Designing and disseminating DIY assistive technology in an online environment

How can digitally connected communities have a positive influence on the psychosocial impact of stroke?

Student Name Tom Creagh
Master Thesis 2015/2016

Stroke is a debilitating neurological condition caused by a dysfunction in the flow of blood to the brain. The onset of stroke can result in complex disability that may require long term rehabilitation. The deterioration of psychosocial well-being is one of the many issues that may result from the formation of disability in an individual. Dunn (2000) defines psychosocial as “how people think and feel about, influence, and relate to actual, imagined, or assumed others”. The psychosocial, however,  is not simply about our ability to form and maintain relationships but how the influence of those relationships affects our mental and physical well being and vice versa.

The purpose of this research is to investigate what influence digitally connected communities can have on psychosocial recovery from stroke. This will be achieved through the creation of a web application. This web application will expand on the idea of non-intentional design and apply it in a rehabilitative manner. Non-intentional design (NID) is the everyday, unprofessional redesign of professionally designed objects. NID results when an object is used in a manner different from the prescribed (and therefore restricted) functional intention or when the prescribed application is not honored in the new uses. An example of this, within the context of this web application, would be using a tennis ball as an alternative hand grip for a pencil or pen. Users will engage with this web application by posting their own DIY assistive technology or assistive ‘hacks’ (like the tennis ball example) for the creation and use of by other users; essentially creating a shared database of DIY assistive technology/hacks. The intention being that through influencing the physical limitations gained due to stroke in a positive manner a person can regain confidence to engage with others socially.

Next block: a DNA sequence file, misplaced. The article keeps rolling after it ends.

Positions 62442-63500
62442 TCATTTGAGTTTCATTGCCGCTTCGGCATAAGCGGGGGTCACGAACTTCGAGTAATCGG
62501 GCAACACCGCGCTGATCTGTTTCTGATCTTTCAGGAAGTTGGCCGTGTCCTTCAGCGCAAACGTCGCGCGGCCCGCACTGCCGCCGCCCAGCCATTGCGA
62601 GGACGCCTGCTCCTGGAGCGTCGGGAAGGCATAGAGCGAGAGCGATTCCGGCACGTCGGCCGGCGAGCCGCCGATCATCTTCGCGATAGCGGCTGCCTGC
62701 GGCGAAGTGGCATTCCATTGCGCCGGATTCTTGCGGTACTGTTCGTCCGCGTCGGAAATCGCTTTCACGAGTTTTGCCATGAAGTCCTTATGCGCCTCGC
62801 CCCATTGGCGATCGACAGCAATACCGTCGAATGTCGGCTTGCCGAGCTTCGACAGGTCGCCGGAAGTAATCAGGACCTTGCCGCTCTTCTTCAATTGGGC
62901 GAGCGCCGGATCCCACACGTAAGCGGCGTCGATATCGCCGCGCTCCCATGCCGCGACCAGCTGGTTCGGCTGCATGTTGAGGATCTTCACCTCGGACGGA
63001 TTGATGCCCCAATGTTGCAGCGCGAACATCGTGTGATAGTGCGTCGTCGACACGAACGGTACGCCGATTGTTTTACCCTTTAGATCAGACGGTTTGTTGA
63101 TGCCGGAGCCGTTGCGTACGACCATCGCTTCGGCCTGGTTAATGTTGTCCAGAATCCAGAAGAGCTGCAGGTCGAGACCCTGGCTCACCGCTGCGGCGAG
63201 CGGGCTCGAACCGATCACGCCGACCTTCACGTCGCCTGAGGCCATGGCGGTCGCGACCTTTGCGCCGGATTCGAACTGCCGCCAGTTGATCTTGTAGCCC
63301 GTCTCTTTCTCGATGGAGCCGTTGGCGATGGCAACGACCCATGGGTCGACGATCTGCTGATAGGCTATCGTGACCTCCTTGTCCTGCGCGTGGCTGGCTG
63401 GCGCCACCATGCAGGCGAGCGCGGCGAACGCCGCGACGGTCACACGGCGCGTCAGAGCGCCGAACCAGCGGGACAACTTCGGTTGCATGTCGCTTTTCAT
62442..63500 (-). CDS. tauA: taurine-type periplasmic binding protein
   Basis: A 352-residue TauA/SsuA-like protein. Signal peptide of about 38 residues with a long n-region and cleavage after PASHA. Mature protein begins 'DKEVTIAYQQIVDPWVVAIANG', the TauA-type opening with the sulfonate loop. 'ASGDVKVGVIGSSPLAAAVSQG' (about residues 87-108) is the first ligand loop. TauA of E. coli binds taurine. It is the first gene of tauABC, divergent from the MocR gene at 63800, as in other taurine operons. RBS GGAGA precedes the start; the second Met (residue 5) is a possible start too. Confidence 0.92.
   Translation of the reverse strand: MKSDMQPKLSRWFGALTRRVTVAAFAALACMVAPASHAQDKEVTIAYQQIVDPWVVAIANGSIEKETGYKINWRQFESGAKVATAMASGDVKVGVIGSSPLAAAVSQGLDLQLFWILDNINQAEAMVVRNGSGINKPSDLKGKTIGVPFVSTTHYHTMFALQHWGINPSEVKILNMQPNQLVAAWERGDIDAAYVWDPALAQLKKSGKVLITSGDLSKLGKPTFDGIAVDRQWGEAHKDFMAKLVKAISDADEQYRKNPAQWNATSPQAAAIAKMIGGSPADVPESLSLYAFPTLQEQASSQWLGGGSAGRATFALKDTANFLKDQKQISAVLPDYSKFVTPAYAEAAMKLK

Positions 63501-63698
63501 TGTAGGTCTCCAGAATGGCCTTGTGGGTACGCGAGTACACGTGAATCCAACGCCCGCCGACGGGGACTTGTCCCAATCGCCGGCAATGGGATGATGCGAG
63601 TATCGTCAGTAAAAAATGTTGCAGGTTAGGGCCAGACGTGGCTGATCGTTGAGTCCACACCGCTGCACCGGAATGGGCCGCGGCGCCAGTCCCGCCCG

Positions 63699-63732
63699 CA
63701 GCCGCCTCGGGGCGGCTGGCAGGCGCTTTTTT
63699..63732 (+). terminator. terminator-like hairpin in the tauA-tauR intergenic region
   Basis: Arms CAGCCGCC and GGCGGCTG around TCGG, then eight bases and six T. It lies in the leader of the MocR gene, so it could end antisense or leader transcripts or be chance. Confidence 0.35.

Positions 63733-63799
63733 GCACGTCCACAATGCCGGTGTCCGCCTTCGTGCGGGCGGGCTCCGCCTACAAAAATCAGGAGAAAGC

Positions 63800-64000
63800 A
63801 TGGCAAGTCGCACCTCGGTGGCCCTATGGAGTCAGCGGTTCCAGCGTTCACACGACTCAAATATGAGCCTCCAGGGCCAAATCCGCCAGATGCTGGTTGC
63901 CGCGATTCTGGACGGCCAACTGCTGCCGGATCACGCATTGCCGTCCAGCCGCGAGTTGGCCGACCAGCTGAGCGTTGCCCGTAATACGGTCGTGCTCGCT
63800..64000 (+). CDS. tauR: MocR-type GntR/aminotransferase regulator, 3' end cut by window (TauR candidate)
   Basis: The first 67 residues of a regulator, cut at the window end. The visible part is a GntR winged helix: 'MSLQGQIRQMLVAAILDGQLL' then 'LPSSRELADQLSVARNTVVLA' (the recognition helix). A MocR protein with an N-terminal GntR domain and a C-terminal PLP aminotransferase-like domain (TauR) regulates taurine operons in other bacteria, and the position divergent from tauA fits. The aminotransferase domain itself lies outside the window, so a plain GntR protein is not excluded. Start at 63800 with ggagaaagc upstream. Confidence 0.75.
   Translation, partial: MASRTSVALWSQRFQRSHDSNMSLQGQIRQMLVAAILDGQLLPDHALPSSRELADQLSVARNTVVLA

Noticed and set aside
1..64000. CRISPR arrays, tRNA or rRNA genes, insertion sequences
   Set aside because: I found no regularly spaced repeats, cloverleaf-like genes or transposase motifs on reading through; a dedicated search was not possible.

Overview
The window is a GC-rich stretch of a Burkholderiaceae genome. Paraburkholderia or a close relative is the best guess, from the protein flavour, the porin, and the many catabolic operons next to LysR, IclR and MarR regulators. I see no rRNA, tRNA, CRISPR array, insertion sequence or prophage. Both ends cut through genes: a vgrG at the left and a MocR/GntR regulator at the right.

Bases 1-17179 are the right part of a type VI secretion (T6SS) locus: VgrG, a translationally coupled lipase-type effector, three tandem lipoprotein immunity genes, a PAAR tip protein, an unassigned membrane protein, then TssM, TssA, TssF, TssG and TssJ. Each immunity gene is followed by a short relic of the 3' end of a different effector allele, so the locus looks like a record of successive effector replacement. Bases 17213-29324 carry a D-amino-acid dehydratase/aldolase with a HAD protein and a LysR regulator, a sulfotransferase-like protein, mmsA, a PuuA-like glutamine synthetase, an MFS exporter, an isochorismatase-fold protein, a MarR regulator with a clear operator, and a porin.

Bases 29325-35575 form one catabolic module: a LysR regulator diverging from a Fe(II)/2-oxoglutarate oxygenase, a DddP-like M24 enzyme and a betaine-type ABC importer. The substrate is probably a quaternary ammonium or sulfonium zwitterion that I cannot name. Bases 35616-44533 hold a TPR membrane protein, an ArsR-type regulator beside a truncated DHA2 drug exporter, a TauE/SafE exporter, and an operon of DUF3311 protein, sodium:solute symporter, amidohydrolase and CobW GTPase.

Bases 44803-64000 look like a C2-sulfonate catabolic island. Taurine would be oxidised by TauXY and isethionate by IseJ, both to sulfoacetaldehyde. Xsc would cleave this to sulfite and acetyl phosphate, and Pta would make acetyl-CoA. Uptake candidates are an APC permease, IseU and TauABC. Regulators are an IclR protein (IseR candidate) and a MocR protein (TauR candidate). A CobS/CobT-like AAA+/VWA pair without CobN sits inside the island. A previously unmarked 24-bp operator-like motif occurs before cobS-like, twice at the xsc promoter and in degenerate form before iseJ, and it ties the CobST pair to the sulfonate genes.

This research uses a participatory design approach to inform the creation of these ‘hacks’ and to perform user testing of the web application. The testing took participants through the process of using the web application over an extended period of time to test the psychosocial impact of the ‘hacks’ based on Day & Jutai’s (1996) PIADS system.

Designer and Master thesis: Tom Creagh

Creative directors and supervisors: Kah Chan and Edgar Rodriguez